My country, right or wrong; if right, to be kept right; and if wrong, to be set right.
          --Carl Schurz, remarks in the Senate, February 29, 1872

          by leftist vegetarian patriot on Mon Feb 10, 2014 at 03:03:30 PM PST

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          •  I still don't see the point. (0+ / 0-)

            Are you saying non-white players create characters with different skin color then their own disproportionately more often then white players?

            I get diversity wrt to NPCs that's 100% the choice of the game developer. But the idea that your subject line "Apparently not if you want to be a black hero" is the case doesn't ring true to me at all. People can, and do, create whatever character they want in a game as long as the game mechanics allow for it. And every game I've played allows for a wide range of skin color among the visual controls.

            I think everyone wants to be the hero, I don't think race has anything to do with that desire at all.

            We were not ahead of our time, we led the way to our time.

            by i understand on Mon Feb 10, 2014 at 04:25:45 PM PST

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          •  I never gave it any thought, but I can't imagine (2+ / 0-)

            I would ever "bother" to create a non-white player character for myself -- the primary reason being, what difference would it make? Unless the game-master has introduced some sort of explicit racial dynamic related to skin color (or any other tertiary physical characteristic associated with race), there would be no difference at all between playing a white character and playing a black character ... so it wouldn't even occur to me to choose anything other than what I happen to be myself.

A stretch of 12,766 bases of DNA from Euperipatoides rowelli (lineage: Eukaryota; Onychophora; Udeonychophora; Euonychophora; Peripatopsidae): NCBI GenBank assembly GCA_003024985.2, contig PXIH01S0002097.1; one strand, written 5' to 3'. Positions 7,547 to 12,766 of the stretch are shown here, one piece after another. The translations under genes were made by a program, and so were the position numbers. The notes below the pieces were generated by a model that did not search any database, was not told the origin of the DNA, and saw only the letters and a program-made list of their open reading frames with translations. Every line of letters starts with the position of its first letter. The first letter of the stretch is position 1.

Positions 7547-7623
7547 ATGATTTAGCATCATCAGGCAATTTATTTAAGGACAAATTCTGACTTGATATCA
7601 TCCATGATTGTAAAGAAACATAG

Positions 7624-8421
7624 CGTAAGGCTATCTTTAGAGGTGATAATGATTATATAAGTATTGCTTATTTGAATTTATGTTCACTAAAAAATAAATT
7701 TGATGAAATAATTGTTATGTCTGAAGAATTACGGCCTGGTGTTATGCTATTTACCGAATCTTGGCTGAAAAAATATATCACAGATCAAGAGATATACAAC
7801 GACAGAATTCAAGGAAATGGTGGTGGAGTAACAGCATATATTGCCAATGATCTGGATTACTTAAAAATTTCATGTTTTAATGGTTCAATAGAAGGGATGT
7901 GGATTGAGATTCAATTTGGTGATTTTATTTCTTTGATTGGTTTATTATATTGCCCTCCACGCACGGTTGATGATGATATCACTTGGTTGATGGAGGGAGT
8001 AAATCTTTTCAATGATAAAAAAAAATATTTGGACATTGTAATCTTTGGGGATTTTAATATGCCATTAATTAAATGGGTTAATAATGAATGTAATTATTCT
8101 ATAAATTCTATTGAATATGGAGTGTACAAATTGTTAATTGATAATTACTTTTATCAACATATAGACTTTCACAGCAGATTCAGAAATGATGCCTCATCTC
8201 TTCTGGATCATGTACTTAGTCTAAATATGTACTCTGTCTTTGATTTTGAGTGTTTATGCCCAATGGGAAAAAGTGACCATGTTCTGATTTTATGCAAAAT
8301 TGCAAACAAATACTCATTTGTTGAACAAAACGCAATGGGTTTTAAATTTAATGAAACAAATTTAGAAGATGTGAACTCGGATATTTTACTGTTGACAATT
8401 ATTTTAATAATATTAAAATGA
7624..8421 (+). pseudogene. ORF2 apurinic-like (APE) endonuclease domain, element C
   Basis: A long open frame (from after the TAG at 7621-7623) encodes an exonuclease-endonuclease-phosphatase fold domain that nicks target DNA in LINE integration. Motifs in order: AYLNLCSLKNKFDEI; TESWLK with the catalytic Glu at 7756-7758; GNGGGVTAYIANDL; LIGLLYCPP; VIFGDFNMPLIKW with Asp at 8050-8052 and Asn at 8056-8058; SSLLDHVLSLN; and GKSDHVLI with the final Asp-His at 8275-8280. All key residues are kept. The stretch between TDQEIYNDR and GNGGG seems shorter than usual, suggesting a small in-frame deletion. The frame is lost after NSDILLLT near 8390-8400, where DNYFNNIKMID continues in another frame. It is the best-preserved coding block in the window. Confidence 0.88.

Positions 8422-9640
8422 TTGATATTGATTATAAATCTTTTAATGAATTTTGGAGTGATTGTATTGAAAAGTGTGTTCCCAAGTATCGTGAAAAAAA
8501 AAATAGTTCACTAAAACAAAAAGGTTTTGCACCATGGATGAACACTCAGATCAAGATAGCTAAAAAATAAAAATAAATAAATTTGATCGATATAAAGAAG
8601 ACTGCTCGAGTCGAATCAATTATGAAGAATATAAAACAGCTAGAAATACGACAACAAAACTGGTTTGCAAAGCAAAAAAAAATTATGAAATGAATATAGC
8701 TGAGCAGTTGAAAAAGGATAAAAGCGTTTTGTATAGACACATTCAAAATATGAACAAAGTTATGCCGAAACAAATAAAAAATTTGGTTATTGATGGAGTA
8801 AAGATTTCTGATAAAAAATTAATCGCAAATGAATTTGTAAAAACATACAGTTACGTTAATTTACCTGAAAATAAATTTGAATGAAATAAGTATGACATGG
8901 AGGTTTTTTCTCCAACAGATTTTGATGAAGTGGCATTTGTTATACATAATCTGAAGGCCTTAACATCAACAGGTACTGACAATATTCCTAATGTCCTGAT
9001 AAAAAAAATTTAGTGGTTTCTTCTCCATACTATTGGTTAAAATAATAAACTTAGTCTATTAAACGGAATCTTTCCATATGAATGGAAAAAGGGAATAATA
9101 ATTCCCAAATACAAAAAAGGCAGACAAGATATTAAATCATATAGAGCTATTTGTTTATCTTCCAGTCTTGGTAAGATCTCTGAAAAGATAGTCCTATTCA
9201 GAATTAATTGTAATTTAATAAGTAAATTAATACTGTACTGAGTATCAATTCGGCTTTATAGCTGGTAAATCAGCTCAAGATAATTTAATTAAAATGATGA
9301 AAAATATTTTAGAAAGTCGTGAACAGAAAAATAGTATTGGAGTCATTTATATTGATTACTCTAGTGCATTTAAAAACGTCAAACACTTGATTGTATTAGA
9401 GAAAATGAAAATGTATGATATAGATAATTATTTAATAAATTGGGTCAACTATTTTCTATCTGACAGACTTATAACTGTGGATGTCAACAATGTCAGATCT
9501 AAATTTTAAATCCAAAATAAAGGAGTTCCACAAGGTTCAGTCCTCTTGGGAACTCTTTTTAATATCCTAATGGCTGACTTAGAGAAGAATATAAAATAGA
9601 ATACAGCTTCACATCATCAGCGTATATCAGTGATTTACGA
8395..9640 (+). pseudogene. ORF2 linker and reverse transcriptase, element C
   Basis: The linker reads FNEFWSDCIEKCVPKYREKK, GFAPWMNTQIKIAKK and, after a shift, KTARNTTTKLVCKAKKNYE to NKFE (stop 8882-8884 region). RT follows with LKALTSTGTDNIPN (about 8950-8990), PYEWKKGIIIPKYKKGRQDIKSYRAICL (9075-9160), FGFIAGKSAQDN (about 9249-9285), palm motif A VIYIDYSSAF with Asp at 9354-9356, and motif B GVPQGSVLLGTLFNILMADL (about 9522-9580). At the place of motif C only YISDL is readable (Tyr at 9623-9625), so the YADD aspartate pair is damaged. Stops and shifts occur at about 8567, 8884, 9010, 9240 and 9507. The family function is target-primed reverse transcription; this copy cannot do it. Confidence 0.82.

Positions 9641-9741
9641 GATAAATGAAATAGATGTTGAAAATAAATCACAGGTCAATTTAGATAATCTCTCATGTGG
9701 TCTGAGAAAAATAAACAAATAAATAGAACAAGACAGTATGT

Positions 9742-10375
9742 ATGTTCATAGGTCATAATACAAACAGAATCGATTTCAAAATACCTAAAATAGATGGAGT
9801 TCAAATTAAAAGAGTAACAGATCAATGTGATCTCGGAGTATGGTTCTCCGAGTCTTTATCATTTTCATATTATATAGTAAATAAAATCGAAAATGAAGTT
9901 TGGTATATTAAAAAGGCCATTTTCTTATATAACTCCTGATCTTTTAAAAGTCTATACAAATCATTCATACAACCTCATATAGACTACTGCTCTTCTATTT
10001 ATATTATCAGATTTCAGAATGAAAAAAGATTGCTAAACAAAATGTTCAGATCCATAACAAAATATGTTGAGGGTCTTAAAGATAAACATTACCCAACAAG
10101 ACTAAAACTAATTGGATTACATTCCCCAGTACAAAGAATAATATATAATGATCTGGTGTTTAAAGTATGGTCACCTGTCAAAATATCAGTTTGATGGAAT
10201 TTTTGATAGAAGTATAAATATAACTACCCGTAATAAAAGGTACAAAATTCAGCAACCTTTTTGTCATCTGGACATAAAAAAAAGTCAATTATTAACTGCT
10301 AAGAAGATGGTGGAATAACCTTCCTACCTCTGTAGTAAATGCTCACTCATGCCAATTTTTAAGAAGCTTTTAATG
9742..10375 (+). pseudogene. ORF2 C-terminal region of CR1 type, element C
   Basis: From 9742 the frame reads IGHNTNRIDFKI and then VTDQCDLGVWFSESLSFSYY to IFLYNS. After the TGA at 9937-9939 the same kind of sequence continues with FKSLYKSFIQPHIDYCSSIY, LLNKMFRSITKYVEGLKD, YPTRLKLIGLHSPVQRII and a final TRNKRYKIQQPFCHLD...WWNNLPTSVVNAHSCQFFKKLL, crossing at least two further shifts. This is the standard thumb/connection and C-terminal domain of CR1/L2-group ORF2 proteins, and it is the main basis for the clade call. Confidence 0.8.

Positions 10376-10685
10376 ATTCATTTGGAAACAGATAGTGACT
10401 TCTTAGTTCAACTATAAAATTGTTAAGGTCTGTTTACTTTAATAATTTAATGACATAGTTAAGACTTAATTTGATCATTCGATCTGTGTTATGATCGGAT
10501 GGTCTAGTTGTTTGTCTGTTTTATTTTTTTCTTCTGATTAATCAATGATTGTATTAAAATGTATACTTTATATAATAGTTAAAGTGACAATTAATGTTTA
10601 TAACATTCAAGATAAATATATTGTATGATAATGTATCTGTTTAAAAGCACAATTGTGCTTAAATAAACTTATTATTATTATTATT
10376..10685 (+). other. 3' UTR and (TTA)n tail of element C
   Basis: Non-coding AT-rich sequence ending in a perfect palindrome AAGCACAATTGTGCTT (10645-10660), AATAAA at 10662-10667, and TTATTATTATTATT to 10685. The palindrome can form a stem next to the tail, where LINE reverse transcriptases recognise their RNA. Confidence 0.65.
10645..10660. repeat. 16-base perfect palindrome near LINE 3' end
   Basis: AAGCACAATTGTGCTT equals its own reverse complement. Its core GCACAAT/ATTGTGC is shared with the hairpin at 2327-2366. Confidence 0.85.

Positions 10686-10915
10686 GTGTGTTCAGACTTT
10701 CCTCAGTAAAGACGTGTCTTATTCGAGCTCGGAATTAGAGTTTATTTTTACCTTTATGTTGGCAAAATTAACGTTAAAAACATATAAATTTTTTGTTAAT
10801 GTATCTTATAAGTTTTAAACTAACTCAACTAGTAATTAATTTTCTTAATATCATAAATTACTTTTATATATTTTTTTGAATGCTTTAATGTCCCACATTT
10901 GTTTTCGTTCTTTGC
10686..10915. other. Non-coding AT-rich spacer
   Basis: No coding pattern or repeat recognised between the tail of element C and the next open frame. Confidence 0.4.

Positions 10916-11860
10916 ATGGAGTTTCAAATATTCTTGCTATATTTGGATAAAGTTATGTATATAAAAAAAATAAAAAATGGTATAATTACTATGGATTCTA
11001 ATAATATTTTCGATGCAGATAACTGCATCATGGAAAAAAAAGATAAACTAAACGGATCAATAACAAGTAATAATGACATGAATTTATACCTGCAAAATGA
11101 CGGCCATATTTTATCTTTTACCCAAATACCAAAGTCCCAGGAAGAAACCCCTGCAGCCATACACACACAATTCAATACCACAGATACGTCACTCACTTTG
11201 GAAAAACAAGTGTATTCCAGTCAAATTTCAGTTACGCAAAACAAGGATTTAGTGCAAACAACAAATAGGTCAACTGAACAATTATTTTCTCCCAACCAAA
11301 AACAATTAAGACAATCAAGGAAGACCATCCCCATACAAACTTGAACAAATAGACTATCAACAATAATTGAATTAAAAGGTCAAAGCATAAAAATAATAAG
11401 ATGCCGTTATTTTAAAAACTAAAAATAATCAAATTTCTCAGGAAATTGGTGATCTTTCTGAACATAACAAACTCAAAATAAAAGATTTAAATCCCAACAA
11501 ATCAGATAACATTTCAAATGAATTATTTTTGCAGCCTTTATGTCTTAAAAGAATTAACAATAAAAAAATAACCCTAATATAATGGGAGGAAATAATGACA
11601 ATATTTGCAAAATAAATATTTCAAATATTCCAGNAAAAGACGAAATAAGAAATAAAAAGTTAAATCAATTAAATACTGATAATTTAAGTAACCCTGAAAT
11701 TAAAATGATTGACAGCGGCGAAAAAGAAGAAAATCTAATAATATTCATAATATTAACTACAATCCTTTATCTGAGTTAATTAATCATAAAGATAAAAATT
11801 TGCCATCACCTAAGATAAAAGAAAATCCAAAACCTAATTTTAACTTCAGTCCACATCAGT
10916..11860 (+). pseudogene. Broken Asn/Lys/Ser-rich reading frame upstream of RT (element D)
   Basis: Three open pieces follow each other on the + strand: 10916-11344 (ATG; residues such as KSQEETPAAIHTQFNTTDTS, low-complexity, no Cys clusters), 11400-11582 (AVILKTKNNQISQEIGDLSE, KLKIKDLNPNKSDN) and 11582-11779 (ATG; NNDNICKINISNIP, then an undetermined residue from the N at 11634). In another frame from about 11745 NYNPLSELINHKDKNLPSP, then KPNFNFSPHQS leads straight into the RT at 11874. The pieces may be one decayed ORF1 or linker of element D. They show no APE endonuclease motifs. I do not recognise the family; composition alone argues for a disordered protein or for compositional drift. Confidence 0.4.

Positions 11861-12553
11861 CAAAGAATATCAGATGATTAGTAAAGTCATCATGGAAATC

To put the torture behind us is, inevitably, to put it in front of us.

            by UntimelyRippd on Mon Feb 10, 2014 at 04:46:51 PM PST

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            •  I can see that reasoning, I suppose (1+ / 0-)
              Recommended by:
              poco

              but I don't think it is universally applicable. A long time ago I decided mere racial prejudice is (even more) ridiculous in game settings with entirely different species, so in my game it does not exist. On the other hand, species prejudice between sentients is common(e,g.,elves are commonly feared by humans and hated by dwarves, while feeling superior to both).

              However, there are differences in the areas humans live in in my game. Differences in culture, climate, available skills, and backgrounds. I've tried to avoid generic cookie-cutter settings and by and large I think I've succeeded. I've almost always had more people wanting into the campaigns than I've had room for. During the character creation process, players choose where they are from. When all the players seem to be coming from only a few different places that in my opinion are no more interesting than any others (and as their creator, I think I'm entitled to an opinion), it does form a pattern.

              I haven't done anything about this pattern but note it because I haven't deliberately made the "white" parts of the campaign LESS interesting than the rest, either. But people are definitely choosing off a smaller menu than they need to, just to have characters they can better identify with, even though (as stated earlier) this isn't an issue if they're playing nonhumans who look very very different.

              My country, right or wrong; if right, to be kept right; and if wrong, to be set right.
              --Carl Schurz, remarks in the Senate, February 29, 1872

              by leftist vegetarian patriot on Mon Feb 10, 2014 at 05:19:06 PM PST

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      •  Or a female hero. (2+ / 0-)

        As a woman gamer, I can roleplay a male character, but I am sick to death of having games force it on me.  Deus Ex, which I just recently finished, for example.  The kickstarter game the diary references is another.  And countless other games.  It's part of why I go back to Skyrim time and again; the ability to be any gender and any race, and still be the hero.

        Shop Kos Katalogue
        I’m a feminist because the message is still "don’t get raped" not "don’t rape"

        by Avilyn on Mon Feb 10, 2014 at 07:12:34 PM PST